What’s Next? Here Are 5 Ways We Build Our Region’s Economic Future.

by Greg Prestemon

Here’s the good news:

It’s over.

It’s finally over.

Here’s the bad news:

This election left scars, and we have a lot of things that need to be fixed.

And it’s left a lot of people, locally and nationally, asking “What’s next?”

Here’s what’s next:

1. We build strong communities at the local level.

Strong communities are created at the local level, not via the federal government.

That’s not new.

In fact, that’s the way it has always been. Local elected officials, entrepreneurs, business owners, educators, parents, church leaders, and concerned citizens solve problems. I’ve been in this role since 1993, and during that time I’ve seen groups of people with wildly divergent points of view come together to create new economic opportunities and stronger communities.

That won’t stop because someone new is in the White House. In fact, it needs to accelerate.

In order to remain competitive, our county and this entire region need to be on the cutting edge of attracting new and innovative industries.

That won’t happen because a president, governor, or congressman orders it to happen.

It will happen when the people who call this community home work together to create the type of environment that brings businesses in droves.

And I know we can do that.

2. We look at other communities for best practices and to see what’s working.

In a recent Atlantic article, journalist James Fallows traveled across the county to see if thriving communities—regardless of whether they were in a “red” or “blue” state—shared anything in common.

They did.

According to Fallows, successful communities share the following traits:

  • Divisive national politics are a distant concern.
  • They have “local patriots.”
  • Successful public-private partnerships are a fact of life.
  • There is a “civic story.”
  • They have thriving downtowns.
  • They are near a research university.
  • They have and care about a community college.
  • They have innovative schools.
  • They welcome new people into the community.
  • They have big plans.
  • They have craft breweries.

Re-read that list.

St. Charles County is pretty close to absolutely nailing it. Sure, we have work to do, but we are headed in the right direction.

And when you’re headed in the right direction, you don’t change course—which is why we need to pay attention to the first bullet point.

2016 won’t be our nation’s last divisive election.

Divisive elections stop communities from reaching their full potential.

But they definitively won’t stop this community.


Because when people work together at the community level, they are free to focus on what connects them, rather than what divides them.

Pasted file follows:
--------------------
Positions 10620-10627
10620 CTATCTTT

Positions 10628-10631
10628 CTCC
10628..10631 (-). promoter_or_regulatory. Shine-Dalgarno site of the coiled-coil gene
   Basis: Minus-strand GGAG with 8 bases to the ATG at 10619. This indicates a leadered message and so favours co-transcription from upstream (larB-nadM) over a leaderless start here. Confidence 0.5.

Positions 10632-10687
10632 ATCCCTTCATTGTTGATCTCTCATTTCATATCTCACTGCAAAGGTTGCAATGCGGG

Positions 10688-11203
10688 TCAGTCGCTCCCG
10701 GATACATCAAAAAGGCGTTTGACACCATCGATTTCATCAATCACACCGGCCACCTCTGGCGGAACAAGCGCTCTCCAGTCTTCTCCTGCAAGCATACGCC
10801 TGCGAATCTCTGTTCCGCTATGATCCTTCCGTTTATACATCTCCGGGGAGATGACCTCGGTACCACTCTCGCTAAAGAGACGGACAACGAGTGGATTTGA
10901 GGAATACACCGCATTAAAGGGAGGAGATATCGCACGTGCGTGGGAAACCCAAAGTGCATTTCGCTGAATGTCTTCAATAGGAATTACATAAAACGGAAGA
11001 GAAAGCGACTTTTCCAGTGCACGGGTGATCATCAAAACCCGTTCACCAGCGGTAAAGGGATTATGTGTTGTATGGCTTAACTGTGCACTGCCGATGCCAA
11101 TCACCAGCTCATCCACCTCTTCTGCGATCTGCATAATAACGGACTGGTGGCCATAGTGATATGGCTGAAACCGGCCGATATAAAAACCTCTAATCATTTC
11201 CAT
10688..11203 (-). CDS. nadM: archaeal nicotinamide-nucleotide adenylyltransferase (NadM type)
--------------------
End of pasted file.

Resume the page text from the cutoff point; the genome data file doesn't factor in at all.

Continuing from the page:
And that’s exactly what we should do in this region and across the nation.

(And if you’re feeling depressed today, Fallows’ writing is an antidote to pessimism and worth a read.)

3. We need to recognize that the world is changing, and we need innovation and entrepreneurship to solve our problems.

We need to look to the future and be strategic about what industries we target. For example, St. Charles County is poised to be the home for technology that supports self-driven automobiles.

Which means we need entrepreneurs and employees who can thrive in highly technical, technology-driven industries.

We accomplish that by developing an educational system that includes K-12 schools, community colleges, universities, and vocational education that emphasize STEM education—and by supporting programs that help create new entrepreneurs, like the EDC’s Business Incubator and OPO Startups.

4. We need to start believing in ourselves.

The new president won’t stop us from creating the types of communities we want and the types of communities our residents need.

And the new president also can’t do a lot to help create those types of communities, either.

The reality is that the hard work of community building falls on our shoulders.

That’s a big job, and if we’re going to do a big job, first we need to believe that we can do that job.

Simply put:

We need to stop waiting, stop blaming, and start believing.

5. We need to start believing in each other.

People who look different, pray differently, think differently, and vote differently are not our enemies.

They are our neighbors, friends, family, collaborators, innovators, business partners, employees, bosses, and our problem solvers.

St. Charles County is one of the best places in the entire country to grow your startup, and to call home. That’s a pretty special thing. And communities get to be special when they believe in each other—when they believe that despite their differences, their neighbors are all working toward a shared vision of a better future.

We will continue to be that community, and we will continue to be that region.

That’s what’s next.

Greg Prestemon is President and CEO of the St. Charles County EDC Business and Community Partners.